25 July 2023

Shift Left Security: The Git Backdoor in Deployment Pipelines

Cutting Corners

I’m convinced cutting corners is inextricably linked to how humans function. It’s like you’re attracted to cutting corners, instinctively following a desired path. Yes, I plead guilty. But before cutting a corner, I always go over the different solutions considering the tradeoffs of each option. That’s my process to find the right balance between cost and benefit.

Desired Path

From time to time, you stumble upon a solution you thought you’d well consider. When, a few weeks later, giving your solution a second thought, you’re fazed. That’s what happened to me in this case.

Get to the point

One of the first things you learn on AWS is to follow the standard security advice of applying least privilege. It’s a simple rule, but it can be challenging to implement. When creating an AWS CodePipeline a while ago, we came up with the following CloudFormation template describing the infrastructure:

    Type: AWS::CodePipeline::Pipeline
        - Region: eu-west-1
            Location: !Ref ArtefactBucketName
            Type: S3
      Name: some-project-pipeline
      RoleArn: !GetAtt CodePipelineServicenRole.Arn
        - Name: Source
            - Name: GitSource
                Category: Source
                Owner: ThirdParty
                Provider: GitHub
                Version: "1"
                Owner: !Ref GitHubOwner
                Repo: !Ref GitRepo
                Branch: !Ref GitBranch
                PollForSourceChanges: False
                OAuthToken: !Ref GitHubOAuthToken
                - Name: SourceZip
        - Name: Deploy
            - Name: DeployPersistantStack
                Category: Deploy
                Owner: AWS
                Provider: CloudFormation
                Version: "1"
                ActionMode: CREATE_UPDATE
                Capabilities: CAPABILITY_NAMED_IAM
                RoleArn: !GetAtt CloudFormationExecutionRole.Arn
                StackName: some-stack-cfn
                TemplatePath: BuildArtifactAsZip::cfn-template.yaml
                TemplateConfiguration: BuildArtifactAsZip::dist/config/cloudformation/stack-config.json
                - Name: BuildArtifactAsZip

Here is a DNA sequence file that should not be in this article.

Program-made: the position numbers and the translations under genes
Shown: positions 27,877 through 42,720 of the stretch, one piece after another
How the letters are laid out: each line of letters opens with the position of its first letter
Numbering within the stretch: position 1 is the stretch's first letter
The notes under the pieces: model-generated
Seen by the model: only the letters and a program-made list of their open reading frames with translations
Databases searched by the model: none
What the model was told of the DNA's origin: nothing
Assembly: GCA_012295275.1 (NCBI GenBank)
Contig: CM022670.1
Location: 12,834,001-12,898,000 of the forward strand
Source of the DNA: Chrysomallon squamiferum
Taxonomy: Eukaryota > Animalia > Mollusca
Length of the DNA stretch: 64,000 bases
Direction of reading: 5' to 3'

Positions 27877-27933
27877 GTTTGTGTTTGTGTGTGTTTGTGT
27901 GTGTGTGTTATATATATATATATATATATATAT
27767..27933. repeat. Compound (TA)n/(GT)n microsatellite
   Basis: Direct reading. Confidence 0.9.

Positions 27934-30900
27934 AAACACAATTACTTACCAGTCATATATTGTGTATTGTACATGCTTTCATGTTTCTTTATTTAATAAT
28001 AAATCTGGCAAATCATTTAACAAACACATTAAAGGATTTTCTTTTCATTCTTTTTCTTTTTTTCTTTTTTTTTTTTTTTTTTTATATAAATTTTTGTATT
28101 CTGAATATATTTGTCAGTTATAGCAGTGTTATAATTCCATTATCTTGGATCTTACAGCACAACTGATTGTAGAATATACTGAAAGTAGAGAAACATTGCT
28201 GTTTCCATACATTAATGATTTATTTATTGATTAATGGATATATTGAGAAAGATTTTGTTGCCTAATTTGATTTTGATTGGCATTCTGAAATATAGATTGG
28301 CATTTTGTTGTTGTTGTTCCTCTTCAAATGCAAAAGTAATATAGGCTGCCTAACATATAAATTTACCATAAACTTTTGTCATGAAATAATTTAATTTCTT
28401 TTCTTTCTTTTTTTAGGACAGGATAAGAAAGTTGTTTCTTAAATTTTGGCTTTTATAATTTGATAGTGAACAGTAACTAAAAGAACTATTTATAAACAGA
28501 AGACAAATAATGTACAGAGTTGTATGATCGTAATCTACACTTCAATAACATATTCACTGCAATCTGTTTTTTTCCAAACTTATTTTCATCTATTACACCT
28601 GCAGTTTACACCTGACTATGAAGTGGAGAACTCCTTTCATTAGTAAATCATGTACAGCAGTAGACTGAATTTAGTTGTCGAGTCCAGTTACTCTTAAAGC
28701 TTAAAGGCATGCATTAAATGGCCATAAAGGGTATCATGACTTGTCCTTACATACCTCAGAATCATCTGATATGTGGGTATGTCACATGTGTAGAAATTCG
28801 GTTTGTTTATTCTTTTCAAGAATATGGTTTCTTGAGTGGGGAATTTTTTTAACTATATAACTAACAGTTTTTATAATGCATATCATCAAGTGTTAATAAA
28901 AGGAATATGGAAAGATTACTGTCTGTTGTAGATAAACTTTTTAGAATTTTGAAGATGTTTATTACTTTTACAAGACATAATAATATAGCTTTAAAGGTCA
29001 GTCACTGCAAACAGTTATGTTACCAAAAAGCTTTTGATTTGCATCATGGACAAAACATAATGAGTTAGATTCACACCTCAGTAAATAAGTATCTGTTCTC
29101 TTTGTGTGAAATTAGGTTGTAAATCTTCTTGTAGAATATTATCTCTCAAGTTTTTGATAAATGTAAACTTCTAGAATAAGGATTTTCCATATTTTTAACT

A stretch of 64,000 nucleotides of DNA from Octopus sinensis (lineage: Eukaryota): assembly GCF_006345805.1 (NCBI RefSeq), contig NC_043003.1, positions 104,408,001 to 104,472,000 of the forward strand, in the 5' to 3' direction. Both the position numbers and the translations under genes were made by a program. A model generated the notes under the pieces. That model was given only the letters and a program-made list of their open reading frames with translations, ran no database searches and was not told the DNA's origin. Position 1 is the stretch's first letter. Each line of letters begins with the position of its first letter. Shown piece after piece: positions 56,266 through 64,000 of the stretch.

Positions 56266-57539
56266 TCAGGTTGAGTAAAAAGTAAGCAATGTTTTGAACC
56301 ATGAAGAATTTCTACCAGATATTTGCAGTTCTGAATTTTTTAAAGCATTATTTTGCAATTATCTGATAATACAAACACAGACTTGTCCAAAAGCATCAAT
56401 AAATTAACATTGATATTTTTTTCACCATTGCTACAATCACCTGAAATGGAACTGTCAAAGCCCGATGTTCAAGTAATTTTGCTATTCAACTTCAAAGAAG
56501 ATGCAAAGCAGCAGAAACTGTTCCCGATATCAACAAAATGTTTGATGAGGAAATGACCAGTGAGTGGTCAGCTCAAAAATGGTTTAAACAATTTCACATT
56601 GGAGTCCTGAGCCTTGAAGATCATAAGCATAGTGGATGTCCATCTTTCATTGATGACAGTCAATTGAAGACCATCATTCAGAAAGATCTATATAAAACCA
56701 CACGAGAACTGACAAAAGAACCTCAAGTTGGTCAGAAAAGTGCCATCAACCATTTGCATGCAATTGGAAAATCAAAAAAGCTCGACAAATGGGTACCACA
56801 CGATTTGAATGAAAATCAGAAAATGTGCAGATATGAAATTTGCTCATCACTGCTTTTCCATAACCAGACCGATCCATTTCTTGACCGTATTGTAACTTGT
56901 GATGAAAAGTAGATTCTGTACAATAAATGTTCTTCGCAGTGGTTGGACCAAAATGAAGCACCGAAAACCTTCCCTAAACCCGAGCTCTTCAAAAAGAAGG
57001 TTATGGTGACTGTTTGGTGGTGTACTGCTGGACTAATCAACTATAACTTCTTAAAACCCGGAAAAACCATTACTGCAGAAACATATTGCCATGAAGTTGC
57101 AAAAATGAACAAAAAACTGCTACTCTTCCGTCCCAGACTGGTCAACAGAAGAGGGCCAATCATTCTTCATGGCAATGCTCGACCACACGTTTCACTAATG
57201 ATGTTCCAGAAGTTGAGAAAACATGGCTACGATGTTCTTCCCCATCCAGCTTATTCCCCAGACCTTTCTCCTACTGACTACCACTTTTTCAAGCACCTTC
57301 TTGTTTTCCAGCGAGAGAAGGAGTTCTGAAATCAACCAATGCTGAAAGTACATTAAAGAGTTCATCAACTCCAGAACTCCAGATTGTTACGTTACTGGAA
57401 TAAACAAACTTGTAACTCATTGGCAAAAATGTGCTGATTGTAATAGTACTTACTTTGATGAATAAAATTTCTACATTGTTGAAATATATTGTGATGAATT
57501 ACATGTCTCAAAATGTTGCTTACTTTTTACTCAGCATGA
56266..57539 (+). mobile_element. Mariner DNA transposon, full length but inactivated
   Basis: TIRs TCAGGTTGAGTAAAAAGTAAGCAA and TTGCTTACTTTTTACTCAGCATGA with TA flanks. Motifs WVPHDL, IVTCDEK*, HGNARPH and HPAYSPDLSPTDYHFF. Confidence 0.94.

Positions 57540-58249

RunOrder: 1

    Type: AWS::IAM::Role
        Version: 2012-10-17
            - sts:AssumeRole
          Effect: Allow
              - cloudformation.amazonaws.com
      Path: /
        - arn:aws:iam::aws:policy/AdministratorAccess

The corner being cut in the code above is easy to find. A CloudFormationExecutionRole having AdministratorAccess doesn’t apply the least privilege principle. The reason for this shortcut is because CloudFormation stacks often do a lot of things. Applying the least privilege rule in this context means a long and well-thought-out policy. For simplicity and speed, I decided to cut a corner. The trade-off? Allowing the pipeline a tad more access than it should. No big deal, I could live with that.

A Dangerous Git Backdoor

To give a bit more context: security-wise, our AWS environment is a bit of a fortress: IDP/SSO, AWS WAF, AWS Security Hub, SAST/DAST, EDR and an endless list of tools to close the gates… We made AWS a safe place to go to.

Git repositories often live outside the AWS ecosystem. GitHub, GitLab and Bitbucket are most common to host any code. Are your Git repositories secured as well? If the answer is nah, then here’s some horror. If someone gains access to a Git repository, he could do the following if a pipeline is granted Administrator access:

  • Change a DNS Name to re-route traffic to a phishing site
  • Change your DeletionPolicy and throw away resources
  • Change an instance profile or a security group
  • Elevate IAM privileges and create an IAM user for himself
  • I think that’s already enough…

Here’s a visualization of the Git backdoor

Git Backdoor

Asking the same question again: can I live with Administrator access to my build pipeline? The answer is the opposite and it’s a big no-no. I’m feeling lucky I got this epiphany before things turned into a real issue.

How to shut the door?

The best way to close this security hole is to apply the least privilege rule to your pipeline. The downside of this approach is the introduction of extra work. Whenever someone changes a pipeline that incurs security context changes, they must update the pipeline’s policy first. Be prepared for people to be upset by this. Besides, it’s crucial to separate the concern for updating the pipeline policy and disconnect it from Git. Separating the responsibilities by disconnecting the pipeline from Git means it will require two different exploits to gain the same level of access, making changes for an exploit much smaller.

Git Least Privilege Access

If you are in the situation where your pipeline policy is too relaxed, you could consider starting with an intermediate solution. Start denying all IAM and Route 53 access and/or deny delete access for all resources. Although this is more secure, this approach has downsides. So, you only buy a bit more time to apply the least privilege principle.

Bonus Warning: Self-Mutating Pipelines

For clarity: with self-mutating pipelines I mean pipelines having a stage to update themselves. Although I was never a fan of pipelines maintaining themselves, in this case, be extra warned. Having such a pipeline listening to Git means that the Pipeline policy itself can be changed by a git push.

Self-Mutating Pipelines

Even if your self-mutating pipeline doesn’t have administrator access, this is easily changed for self-mutating pipelines using Git access. For that reason, remove self-updating logic from a pipeline. You can use makefiles that require client authentication in order to separate concerns of executing and updating pipelines.

Enjoy and until next time.

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